This story originally appeared on Forbes.com on September 29, 2021.
Over the last 20 years, I’ve been lucky enough to play in a wide variety of positions across the field of marketing. More recently, I’ve started to realize that this “game” isn’t what most people think it is. Through my work on culture and change, I believe that this misperception is causing many leaders to ignore marketing’s true value.
Let me explain.
Imagine a group of brilliant automotive engineers designing cool features into a groundbreaking new car. Compulsive tinkerers, they optimize for granular personalization with all the bells and whistles they’d want if they were designing it just for themselves.
They build the car, then hand things over to the marketers to convince customers these features are what they want, too — and that they should pay a premium for them.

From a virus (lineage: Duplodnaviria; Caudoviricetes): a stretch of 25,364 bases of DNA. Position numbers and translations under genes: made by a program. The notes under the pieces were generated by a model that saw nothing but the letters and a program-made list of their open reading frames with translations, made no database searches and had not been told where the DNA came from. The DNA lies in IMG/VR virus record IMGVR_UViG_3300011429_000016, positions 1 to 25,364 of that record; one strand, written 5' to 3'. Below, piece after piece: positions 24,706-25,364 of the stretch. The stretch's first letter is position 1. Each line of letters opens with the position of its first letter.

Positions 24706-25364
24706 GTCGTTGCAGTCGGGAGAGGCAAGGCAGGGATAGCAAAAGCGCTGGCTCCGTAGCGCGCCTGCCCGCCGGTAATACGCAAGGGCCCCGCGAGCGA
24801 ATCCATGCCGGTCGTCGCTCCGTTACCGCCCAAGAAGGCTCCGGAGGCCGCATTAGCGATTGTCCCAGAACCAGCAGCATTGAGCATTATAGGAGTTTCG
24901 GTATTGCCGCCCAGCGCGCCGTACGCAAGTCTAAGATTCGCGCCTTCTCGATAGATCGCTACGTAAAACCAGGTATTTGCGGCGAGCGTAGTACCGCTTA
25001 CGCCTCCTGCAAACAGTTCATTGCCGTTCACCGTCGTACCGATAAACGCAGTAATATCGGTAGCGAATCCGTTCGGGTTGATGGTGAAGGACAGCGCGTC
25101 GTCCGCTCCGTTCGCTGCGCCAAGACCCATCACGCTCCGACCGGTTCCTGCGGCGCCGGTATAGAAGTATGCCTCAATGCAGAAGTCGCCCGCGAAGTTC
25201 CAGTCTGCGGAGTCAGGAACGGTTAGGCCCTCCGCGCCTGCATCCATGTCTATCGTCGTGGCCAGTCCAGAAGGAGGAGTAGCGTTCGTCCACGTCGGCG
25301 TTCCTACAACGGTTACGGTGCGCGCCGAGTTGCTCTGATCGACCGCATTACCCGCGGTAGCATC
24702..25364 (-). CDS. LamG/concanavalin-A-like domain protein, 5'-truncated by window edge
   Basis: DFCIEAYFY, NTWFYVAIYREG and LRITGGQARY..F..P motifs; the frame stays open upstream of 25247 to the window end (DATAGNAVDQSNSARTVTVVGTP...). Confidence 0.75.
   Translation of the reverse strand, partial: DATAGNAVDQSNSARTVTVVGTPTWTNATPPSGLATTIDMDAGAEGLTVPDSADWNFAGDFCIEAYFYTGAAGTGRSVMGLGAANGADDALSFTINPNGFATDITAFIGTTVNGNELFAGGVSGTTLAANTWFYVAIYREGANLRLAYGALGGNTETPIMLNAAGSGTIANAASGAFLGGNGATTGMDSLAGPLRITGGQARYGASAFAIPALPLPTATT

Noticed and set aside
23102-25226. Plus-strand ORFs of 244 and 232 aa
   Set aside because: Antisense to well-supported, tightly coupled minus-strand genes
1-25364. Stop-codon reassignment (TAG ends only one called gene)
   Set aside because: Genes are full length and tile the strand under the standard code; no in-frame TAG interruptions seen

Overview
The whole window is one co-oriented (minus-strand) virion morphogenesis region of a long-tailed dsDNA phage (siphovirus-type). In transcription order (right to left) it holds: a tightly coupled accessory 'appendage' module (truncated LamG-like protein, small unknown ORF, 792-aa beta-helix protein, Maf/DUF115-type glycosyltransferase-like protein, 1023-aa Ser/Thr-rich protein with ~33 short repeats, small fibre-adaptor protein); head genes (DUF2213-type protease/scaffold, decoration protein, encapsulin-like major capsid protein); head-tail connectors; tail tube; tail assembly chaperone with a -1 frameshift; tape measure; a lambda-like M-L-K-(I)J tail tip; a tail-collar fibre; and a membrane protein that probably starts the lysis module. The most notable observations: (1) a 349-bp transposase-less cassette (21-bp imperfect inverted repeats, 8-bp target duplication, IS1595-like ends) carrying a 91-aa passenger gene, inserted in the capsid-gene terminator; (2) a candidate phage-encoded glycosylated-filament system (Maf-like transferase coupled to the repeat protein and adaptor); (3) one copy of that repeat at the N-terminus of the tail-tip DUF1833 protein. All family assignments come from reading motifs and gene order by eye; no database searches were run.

While this might sound like the root of a solid marketing campaign, this scenario has the role of marketing upside-down. Great marketing always starts with the customer, not the brand or product. Yet many change leaders still start with the thing a company wants to do, then try to persuade employees that they want it, too.
What Good Marketing Is Not
At a basic level, many people understand marketing as one of its outputs: the TV ad featuring a movie star driving the new car, a voiceover delivering breathless words about adventure.
Some think marketing’s goals are inflationary, selling a good cup of coffee for the price of a great pint of beer.